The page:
Breathing while freestyle swimming takes a fluidity of motion and an understanding that your breathing should be in tandem with your other movements. In freestyle swimming, breathing may be one of the most important parts of your overall technique.
When practicing freestyle, use these tips to anchor your breathing technique for optimal performance, speed, and endurance.
Tip 1: Be mindful of head position and over-rolling.
When taking a breath, notice your degree of head and body rotation. Most swimmers who over-rotate their heads, necks, or bodies while in freestyle end up breathing late and they actually throw the rest of their motion out of balance.
A good rule to keep in mind is that when breathing, you should take your breath with one goggle, one ear, and one cheek still present in the water. You may worry that only half of your mouth will be available for breathing, but it’s actually more than it seems and you’ll still be able to get enough air.
Tip 2: Practice multiple breathing techniques.
Freestyle swimmers need to be prepared for a variety of swimming conditions. Bilateral breathing, or breathing from both sides while in freestyle, can be a good foundational skill for any swimmer. However, when speed counts, learning to breathe from one side can be incredibly useful.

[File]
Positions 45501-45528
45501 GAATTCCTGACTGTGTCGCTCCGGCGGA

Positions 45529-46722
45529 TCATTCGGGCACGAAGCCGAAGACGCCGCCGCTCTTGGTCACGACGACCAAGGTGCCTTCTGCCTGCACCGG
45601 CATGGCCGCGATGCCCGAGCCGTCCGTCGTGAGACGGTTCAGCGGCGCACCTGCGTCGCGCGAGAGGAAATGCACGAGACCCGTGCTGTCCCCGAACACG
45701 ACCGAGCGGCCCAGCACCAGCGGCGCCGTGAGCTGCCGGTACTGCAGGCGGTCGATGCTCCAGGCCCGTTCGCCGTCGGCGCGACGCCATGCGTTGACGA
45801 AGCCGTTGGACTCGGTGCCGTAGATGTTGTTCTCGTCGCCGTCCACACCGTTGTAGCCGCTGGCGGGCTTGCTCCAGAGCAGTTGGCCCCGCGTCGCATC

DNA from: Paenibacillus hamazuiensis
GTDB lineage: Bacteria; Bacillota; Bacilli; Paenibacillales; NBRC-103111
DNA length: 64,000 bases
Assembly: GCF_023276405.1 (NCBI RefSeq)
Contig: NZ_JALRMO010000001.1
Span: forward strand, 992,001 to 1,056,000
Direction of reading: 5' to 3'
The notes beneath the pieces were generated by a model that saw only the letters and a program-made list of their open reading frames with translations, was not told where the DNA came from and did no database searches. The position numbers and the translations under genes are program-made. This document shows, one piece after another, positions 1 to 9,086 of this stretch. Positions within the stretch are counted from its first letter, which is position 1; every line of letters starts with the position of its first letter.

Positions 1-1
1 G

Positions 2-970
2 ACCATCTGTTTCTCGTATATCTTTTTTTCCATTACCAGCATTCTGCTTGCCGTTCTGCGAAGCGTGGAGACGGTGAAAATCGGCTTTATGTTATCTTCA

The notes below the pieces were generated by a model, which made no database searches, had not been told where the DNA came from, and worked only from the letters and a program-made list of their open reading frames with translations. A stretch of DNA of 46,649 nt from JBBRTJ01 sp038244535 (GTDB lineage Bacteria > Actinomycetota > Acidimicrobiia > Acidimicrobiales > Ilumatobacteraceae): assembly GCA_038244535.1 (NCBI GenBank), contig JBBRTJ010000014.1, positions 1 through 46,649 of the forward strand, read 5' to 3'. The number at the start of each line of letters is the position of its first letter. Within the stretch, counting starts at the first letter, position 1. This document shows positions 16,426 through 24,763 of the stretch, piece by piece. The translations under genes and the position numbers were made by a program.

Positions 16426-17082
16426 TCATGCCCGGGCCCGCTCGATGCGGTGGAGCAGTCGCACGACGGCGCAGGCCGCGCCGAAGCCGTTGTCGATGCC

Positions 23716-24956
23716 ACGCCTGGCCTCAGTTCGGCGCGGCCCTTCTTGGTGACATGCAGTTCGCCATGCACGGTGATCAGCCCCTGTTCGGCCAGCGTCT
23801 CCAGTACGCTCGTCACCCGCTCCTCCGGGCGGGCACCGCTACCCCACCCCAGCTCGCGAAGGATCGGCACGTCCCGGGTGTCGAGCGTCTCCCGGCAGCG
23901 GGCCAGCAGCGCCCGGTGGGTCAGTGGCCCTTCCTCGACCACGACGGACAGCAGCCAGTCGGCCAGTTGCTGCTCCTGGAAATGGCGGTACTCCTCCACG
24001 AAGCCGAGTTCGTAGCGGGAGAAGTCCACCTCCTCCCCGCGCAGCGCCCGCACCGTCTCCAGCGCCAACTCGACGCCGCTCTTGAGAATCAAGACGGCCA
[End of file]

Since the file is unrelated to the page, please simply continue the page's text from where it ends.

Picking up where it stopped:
Freestyle swimmers should be mindful of spending as much time on their sides as possible, as this creates a much more streamlined body than lying flat. Breathing from one side on every stroke or alternating breathing sides on every stroke (e.g. left side to one end of the pool, right side on the return) ensures you’re drawing in more air but that you’re also spending more time in that side position, which helps with speed.
Tip 3: Don’t hold your breath too much.
Constant exhalation is key, even though instinct is driving you toward inhaling as much as possible. Most swimmers that hold their breath too long in freestyle experience difficulty as there’s not enough exhalation and that builds up carbon dioxide in the body. This further contributes to fatigue and energy loss. When exhaling, use your nose to expel as much air as possible so that your lungs are clear for your next mouth inhale. Practice building up a breathing rhythm that involves short holds, nose exhales, and mouth inhales.
Breathing properly can make all the difference in your overall swim performance. Looking to optimize your breathing in freestyle? At The Race Club, we strive to provide our subscribers with the information and resources that will dramatically increase their performance in the pool.
From online coaching to race analysis, and seasonal planning to freestyle swimming drills, our subscribers enjoy a range of benefits – better breathing technique being one of them!